Friday was Eli Manning's 33rd birthday. He has been the New York Giants' quarterback for 10 years now and won two Super Bowl titles and Super Bowl MVP awards. He is coming off the worst season of his career and the first losing season the Giants have had since he was a rookie in 2004. On the occasion of Manning's birthday, I hereby present 33 thoughts about the Giants' quarterback, in no particular order:
He's getting a contract extension this offseason. You may not like it, but you can bank on it. The Giants will correctly identify that there's not likely to be a better option on the market in the next half-decade and that extending Manning is the best way to clear enough 2014 cap room for the extensive roster rebuild that confronts them this offseason. Fans who would like to see the Giants tear it up and move on with a young quarterback ignore the fact that guys like Teddy Bridgewater would be lucky to ever be half as good as Manning is now. And when you don't have a quarterback in this league, you don't have anything.
Next year will be his first year without the influence of Kevin Gilbride, who announced his retirement Thursday. Gilbride was the quarterbacks coach for the Giants from 2004-06 and took over as offensive coordinator late in the 2006 season. Manning had a great deal of success prior to 2013 with Gilbride as one of his guides, and as the Giants hunt for Gilbride's replacement, the manner in which he'll work with their quarterback should be a guiding principle.
Manning won his second Super Bowl title in Indianapolis, which at the time was his brother's home stadium. His brother, Peyton Manning, is currently the quarterback of the Denver Broncos, who have the No. 1 seed in the AFC playoffs and a chance to win the Super Bowl in Eli Manning's home stadium next month.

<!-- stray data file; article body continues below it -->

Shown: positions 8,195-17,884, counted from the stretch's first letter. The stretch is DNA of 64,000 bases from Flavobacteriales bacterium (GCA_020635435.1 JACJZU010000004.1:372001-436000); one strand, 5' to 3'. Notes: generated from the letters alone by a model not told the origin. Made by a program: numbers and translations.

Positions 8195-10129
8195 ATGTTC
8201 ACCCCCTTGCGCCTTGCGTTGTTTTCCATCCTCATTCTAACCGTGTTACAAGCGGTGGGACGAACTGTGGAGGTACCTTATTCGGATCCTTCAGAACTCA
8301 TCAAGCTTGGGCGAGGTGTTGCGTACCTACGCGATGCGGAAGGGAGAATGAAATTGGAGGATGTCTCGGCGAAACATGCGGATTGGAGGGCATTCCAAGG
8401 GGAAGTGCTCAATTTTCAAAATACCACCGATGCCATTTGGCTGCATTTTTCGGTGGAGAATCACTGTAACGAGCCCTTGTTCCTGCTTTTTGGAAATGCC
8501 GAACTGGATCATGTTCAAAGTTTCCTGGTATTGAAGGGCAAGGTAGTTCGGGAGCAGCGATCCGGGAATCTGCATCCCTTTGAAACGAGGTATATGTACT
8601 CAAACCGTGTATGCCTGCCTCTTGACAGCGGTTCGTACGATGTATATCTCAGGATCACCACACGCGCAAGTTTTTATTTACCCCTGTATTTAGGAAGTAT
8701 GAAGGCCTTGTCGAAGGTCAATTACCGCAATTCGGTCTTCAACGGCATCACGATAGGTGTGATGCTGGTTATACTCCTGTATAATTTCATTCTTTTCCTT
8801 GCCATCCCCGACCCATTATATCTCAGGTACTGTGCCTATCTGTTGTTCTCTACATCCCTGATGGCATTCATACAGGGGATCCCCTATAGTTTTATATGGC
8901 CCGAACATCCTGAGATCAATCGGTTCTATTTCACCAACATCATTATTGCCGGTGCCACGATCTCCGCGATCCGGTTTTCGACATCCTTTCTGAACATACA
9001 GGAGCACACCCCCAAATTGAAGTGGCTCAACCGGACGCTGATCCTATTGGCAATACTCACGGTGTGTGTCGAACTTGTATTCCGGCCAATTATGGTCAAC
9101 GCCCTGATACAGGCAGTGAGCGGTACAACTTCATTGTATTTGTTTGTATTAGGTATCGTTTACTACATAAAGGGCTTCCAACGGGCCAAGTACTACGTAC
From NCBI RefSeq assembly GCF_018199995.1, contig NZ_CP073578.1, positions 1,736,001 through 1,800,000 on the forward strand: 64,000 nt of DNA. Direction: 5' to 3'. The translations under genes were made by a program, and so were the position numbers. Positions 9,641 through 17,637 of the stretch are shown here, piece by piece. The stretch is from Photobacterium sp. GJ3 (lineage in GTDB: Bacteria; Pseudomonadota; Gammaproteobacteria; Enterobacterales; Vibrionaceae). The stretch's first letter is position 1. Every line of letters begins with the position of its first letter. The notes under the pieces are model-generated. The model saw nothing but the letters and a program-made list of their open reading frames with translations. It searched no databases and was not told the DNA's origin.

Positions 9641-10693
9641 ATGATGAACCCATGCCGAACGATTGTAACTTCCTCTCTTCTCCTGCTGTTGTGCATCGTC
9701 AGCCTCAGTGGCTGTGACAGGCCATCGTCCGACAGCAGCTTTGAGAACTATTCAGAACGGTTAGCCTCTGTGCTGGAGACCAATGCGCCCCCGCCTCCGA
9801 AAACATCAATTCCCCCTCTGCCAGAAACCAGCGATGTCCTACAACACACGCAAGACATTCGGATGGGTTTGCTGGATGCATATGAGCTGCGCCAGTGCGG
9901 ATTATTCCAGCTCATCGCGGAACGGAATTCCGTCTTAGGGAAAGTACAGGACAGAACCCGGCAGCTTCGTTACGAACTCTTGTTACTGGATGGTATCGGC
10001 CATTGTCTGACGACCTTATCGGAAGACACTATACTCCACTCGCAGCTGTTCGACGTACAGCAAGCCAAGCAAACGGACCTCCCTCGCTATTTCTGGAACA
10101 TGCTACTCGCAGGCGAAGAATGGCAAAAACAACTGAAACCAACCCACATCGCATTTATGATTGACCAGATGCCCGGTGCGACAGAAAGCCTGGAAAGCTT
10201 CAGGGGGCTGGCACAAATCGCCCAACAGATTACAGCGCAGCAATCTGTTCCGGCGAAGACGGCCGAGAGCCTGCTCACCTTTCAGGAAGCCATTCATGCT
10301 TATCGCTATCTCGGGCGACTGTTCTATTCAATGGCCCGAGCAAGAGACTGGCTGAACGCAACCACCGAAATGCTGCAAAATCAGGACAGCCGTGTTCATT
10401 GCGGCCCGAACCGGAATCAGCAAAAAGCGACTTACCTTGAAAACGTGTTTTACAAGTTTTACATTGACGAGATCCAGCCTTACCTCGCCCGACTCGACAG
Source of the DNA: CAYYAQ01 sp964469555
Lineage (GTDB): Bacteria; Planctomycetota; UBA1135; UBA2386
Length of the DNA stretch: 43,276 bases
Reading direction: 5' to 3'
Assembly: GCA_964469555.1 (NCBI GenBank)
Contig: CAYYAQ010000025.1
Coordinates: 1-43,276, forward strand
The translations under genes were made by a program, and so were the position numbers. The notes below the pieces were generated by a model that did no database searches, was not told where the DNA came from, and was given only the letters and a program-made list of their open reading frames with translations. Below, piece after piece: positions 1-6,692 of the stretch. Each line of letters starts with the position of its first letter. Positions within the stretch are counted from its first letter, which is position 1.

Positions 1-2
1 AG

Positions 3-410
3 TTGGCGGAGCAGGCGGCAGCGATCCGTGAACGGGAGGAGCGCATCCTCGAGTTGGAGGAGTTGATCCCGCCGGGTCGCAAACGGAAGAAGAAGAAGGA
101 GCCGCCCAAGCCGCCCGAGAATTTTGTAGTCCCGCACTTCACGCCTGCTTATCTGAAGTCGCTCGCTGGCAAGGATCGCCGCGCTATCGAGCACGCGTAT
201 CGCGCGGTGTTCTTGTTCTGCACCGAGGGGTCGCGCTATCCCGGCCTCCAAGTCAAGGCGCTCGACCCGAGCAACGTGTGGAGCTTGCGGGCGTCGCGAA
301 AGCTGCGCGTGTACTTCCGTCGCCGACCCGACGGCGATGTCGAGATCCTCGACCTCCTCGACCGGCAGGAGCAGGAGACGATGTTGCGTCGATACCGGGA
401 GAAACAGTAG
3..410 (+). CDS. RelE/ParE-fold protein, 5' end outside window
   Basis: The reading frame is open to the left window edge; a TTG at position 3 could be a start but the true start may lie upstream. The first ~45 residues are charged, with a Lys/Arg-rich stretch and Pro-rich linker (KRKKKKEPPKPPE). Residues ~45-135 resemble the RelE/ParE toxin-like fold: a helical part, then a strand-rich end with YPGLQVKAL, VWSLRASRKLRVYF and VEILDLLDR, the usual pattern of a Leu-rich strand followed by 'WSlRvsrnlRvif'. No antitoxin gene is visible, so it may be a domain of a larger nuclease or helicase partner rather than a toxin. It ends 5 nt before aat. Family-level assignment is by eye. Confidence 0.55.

At some point this offseason, Manning will work out at Duke University with his receivers and with Duke coach David Cutcliffe. If you watched any Duke games this year -- heck, even if you only saw the Chick Fil-A Bowl on Tuesday night -- it was easy to see what the Mannings like about that guy. He has a lot of good ideas about how to play offensive football.
The Giants used seven starting offensive line combinations in 2013 -- a far cry from the 2007-09 days when they went 38 straight games with the same starting five.
The Giants have ranked 29th, 14th and 32nd in the league in rushing offense the last three seasons. Manning's completion percentage has dropped in each of those three years.
Manning's 57.5 completion percentage in 2013 was his lowest for a season since 2007, when he completed only 56.1 percent of his passes.
His 3,818 passing yards this year were his fewest since 2008, when he passed for 3,238. The Giants ranked first in the league in rushing offense that year.
The retirement of Redskins linebacker London Fletcher leaves Manning's streak of 151 consecutive starts as the longest active streak by any NFL player. He has not missed a game since he got the starting job in 2004.
That streak is the third-longest in NFL history but only the second-longest in Manning family history, as Peyton played 208 consecutive games from 1998 to 2011.
He collects art, appreciates fine wine and has a lousy sense of direction, according to this from my friend Steve Politi. Manning seems like a closed book a lot of the time, so I always enjoy finding out things about him that I didn't know.
For instance, I enjoyed talking to him two years ago about the influence Yankees shortstop Derek Jeter had on him as a star athlete and a New York sports figure.
I enjoy talking to Manning in general. As a reporter, I feel like he's a guy who's happy to help. He'll play along with your story angle and not shut you down because he's in a bad mood. He's approachable at his locker even on his non-scheduled "talk" days. And if you have an interesting angle that's new to him, he engages enthusiastically. Pleasant guy to deal with.
Manning was sacked on 6.6 percent of his dropbacks in 2013, by far a career high. His 3.42 sack percentage in 2012 was the lowest in the league, and his career mark of 4.79 is the 18th-lowest of all time.